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US citizen - Stay in France longer than 1 year - how?

US citizen - Stay in France longer than 1 year - how?

Apr 11th, 2014, 09:16 AM
  #21  
 
Join Date: Apr 2007
Posts: 2,910
The process can be daunting and takes time. You´ll need to submit a lot of personal information and be very patient. You do not need to own property in France but you will need an address or place of residence to obtain a visa. When you finally do obtain an interview at the Embassy or Consulate, have everything they ask for ready. It still can take a lot of time.

Once you arrive, there are still a lot of formalities that must be completed. One of the most important items you will need is a copy of your gas or electric bill. Without this, you will be unable to open a checking account or firmly establish you are a resident and obtain other needed services such as phone service, internet service, sometimes liability insurance.

Doing this all on your own without being fairly fluent in French can be difficult. There are paid professionals, realtors or attorneys, who can help you make the transition and take out much of the guesswork.
Sarastro is offline  
Apr 11th, 2014, 12:16 PM
  #22  
 
Join Date: Jun 2003
Posts: 21,205
Of course this was a long time ago (1972), but my parents had no trouble at all moving to France as retirees, even though they were 55 and 48 at the time. Obviously, their retirement revenue was sufficient. As for insurance coverage, my father was covered by U.S. military insurance, but I don't even know if that was taken into consideration. My parents were remarkably naïve compared to how smart I always thought they were, because my mother was born in France, and even though she had been naturalized in the U.S., she never lost her French nationality. If she had just said that she wanted to return to France with her American husband, there would not even have been any of the medical visits (a useless formality) or some of the other documents. They were delighted to live in France but returned to the U.S. in 1981 due to a dire plunge of the exchange rate of the dollar (something not to forget when you make plans like this).

After my father died and I brought my mother back to France since she was beginning to be submerged in Alzheimer's and could not remain alone in Florida, it took a grand total of one week for me to obtain her French papers again.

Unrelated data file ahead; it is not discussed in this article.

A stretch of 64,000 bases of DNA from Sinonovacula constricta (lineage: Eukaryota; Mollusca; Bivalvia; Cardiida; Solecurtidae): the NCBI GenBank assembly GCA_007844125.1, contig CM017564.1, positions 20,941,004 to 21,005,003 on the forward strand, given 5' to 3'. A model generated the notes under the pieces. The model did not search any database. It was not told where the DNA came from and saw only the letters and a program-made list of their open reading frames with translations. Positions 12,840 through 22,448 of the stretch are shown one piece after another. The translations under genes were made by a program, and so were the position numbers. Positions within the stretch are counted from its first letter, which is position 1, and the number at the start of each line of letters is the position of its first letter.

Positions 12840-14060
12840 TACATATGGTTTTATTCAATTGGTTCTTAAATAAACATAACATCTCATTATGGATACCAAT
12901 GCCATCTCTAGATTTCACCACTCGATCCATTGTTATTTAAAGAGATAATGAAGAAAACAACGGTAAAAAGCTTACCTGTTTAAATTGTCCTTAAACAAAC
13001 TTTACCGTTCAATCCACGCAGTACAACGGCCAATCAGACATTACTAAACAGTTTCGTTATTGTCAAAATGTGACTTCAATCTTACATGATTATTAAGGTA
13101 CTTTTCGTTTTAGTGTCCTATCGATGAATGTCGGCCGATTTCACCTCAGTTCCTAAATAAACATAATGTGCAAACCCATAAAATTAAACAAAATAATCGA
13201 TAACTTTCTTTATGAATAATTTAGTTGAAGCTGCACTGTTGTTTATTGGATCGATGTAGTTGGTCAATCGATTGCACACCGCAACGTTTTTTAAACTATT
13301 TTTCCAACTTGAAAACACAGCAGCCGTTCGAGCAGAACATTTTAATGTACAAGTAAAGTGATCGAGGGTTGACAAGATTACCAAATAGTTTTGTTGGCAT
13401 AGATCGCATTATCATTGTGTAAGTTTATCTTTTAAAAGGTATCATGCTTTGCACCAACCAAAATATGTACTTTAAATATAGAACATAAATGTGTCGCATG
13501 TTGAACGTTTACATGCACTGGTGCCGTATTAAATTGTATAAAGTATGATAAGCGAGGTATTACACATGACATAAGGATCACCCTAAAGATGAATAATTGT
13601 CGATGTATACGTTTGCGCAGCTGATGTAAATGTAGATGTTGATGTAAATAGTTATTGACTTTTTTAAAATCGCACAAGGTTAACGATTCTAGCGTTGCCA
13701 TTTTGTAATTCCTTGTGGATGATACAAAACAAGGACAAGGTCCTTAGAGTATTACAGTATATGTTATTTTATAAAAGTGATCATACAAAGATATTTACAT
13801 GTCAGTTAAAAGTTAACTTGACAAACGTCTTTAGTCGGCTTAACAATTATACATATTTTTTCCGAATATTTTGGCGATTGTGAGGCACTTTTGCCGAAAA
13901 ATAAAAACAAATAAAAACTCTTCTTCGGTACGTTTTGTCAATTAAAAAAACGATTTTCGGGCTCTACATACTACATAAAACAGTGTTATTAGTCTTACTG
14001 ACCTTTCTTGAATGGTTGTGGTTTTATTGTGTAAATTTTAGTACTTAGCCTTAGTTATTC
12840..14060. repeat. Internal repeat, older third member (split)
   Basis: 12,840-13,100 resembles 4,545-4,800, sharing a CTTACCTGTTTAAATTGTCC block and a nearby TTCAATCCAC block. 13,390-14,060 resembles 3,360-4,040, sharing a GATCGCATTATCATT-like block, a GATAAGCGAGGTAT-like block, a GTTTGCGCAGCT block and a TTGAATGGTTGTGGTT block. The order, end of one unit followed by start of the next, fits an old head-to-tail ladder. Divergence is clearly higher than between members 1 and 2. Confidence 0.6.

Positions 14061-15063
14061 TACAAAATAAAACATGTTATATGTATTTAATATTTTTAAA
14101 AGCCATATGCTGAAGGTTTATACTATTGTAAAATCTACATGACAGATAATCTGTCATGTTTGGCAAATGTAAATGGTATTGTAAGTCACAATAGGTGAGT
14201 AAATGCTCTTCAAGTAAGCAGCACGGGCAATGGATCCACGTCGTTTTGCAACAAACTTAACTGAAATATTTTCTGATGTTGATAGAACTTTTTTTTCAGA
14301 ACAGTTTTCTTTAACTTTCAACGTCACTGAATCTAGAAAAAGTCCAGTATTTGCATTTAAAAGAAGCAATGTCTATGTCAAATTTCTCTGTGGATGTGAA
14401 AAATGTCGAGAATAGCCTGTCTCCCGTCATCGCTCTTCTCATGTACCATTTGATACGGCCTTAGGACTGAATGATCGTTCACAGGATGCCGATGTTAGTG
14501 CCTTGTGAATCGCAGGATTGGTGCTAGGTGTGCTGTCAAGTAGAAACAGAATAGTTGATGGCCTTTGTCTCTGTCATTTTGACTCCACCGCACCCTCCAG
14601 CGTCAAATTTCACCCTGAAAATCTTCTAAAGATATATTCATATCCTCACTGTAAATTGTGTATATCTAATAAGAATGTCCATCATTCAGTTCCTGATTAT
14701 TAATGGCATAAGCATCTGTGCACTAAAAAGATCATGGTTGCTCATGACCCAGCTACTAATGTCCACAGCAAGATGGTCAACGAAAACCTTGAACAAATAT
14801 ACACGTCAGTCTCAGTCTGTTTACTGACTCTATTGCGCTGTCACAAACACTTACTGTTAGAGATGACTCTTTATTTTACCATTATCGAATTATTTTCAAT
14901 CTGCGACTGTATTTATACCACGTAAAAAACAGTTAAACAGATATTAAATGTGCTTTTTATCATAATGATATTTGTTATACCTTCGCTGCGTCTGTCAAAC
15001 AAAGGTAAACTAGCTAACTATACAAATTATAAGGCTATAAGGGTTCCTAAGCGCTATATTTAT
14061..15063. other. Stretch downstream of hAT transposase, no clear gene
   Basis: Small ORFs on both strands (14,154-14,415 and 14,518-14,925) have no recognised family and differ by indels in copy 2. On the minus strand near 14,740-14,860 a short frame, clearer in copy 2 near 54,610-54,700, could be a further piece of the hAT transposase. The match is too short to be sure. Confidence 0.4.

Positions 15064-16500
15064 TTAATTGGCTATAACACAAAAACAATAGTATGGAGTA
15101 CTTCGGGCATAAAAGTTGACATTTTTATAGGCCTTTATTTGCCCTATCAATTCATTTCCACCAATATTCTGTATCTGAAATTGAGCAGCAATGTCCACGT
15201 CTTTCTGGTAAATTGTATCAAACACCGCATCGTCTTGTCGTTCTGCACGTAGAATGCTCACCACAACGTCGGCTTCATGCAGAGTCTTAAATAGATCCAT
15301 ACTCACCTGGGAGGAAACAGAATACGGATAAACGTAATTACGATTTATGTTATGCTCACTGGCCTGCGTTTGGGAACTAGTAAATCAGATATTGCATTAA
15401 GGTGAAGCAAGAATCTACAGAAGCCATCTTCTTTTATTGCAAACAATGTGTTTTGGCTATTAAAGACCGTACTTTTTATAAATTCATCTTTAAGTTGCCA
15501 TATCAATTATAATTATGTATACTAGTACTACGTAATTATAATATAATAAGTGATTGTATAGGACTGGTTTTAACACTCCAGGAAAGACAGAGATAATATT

The French authorities are extremely helpful if you know how to deal with them, but not everybody is able to learn the technique.
kerouac is offline  
Apr 12th, 2014, 03:10 PM
  #23  
 
Join Date: Jan 2003
Posts: 1,763
Wow! This is interesting. I'm curious what a French citizen would have to do to stay in the US for over a year - legally- or at least without hiding.
Sue4 is offline  
Apr 13th, 2014, 04:14 PM
  #24  
 
Join Date: Jan 2003
Posts: 33,373
What do you mean, I know lots of French citizens who are in the US legally over a year. They have jobs that allowed them to get a visa, and some were married to Americans. They don't have to hide. However, if it is someone who doesn't intend to work and just wants to be in the US for over 90 days, they have to prove they don't intend to stay forever, as the presumption is someone is trying to emigrate.

So they have to prove funds to support them for their entire stay, some ties to a foreign country so they are likely to return (in fact, having a foreign residence is a good thing as it means you are likely to return to your home, it is better than having property in the place you are visiting which could easily mean you did NOT intend to leave), and to have some definite plans you can prove as to when you plan to leave. You should also have a reason to explain why you want to be in the US a year but not permanently. If you had a job that had granted you a year's sabbatical and you would have that in writing, for example, that would be good.
Christina is offline  
Apr 18th, 2014, 11:17 PM
  #25  
Original Poster
 
Join Date: Apr 2014
Posts: 3
(Back home after a roadtrip.)

@StCirq: Thanks for the pertinent feedback. If you are on the money about the irrelevance of owning property there, it will be a great help as I can cease any pursuit of property. In fact, it sounds from @Christina's post like it might hinder a visa application; granted, she's talking about a French person coming to the US, so it may not apply in reverse.

I also found the Forbes article interesting, though not likely to plunk down 150k pounds in Bulgaria quite yet.

@Sarastro: practical tips (and dose of reality) appreciated
gponym is offline  

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